Or rather, who needs innovations groups? Once upon a time, people had ideas. People in big companies had ideas. And told their friends, and took them to their bosses, who if they were good ideas often took them to their bosses who had private venture funds that they could allocate to promising-looking ideas. 20-odd years ago I got my own crazy ideas funded that way: some of them turned into products, some of them died, but none of them needed someone specifically dedicated to innovations processing to make them appear.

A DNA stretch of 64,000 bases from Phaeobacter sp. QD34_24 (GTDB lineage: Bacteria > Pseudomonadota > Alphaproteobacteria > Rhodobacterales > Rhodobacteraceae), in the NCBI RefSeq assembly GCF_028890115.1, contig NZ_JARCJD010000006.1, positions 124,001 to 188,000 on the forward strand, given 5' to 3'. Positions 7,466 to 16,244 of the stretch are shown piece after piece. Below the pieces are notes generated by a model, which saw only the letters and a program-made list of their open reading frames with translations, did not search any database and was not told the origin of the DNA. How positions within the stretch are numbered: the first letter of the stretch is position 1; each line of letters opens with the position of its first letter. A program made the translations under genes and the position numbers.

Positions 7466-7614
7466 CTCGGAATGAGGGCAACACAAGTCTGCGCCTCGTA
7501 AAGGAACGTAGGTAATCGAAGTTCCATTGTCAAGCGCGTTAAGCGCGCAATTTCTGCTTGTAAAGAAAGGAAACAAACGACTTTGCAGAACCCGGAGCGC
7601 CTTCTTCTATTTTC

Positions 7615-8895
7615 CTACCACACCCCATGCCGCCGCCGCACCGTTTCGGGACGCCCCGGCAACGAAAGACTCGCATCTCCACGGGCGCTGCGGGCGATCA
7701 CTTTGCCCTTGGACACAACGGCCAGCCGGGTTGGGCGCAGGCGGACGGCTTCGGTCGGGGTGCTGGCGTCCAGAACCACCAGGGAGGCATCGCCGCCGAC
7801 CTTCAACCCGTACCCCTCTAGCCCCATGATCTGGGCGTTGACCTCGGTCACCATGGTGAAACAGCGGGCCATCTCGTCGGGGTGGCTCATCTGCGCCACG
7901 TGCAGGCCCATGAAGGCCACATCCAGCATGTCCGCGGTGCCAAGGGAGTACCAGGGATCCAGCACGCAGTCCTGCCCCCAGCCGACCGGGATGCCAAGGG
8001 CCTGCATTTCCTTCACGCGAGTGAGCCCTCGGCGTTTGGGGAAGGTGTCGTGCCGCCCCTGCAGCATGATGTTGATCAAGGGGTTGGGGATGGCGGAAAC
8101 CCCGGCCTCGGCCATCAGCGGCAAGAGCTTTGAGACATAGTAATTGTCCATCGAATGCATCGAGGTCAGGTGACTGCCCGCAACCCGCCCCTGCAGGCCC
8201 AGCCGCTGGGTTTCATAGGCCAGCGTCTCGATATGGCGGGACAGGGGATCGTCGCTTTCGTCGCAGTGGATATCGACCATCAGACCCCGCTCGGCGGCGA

So what changed? I worked for monolithic companies back then, I work for monolithic companies now, and engineers have always been engineers, whatever the decade (although there wasn’t really the concept of a ‘hip’ engineer back in the 1980s). So maybe the environment changed. Maybe the standards for what makes a good engineer have changed, maybe it’s the move from 5% training and PV budgets, maybe it’s even the style of management changing from hierarchical and experienced to village market and image-driven. But whatever has changed, it’s driving a need for people who can make the safe space in which innovations can thrive, and champion ideas to the image-makers and transient.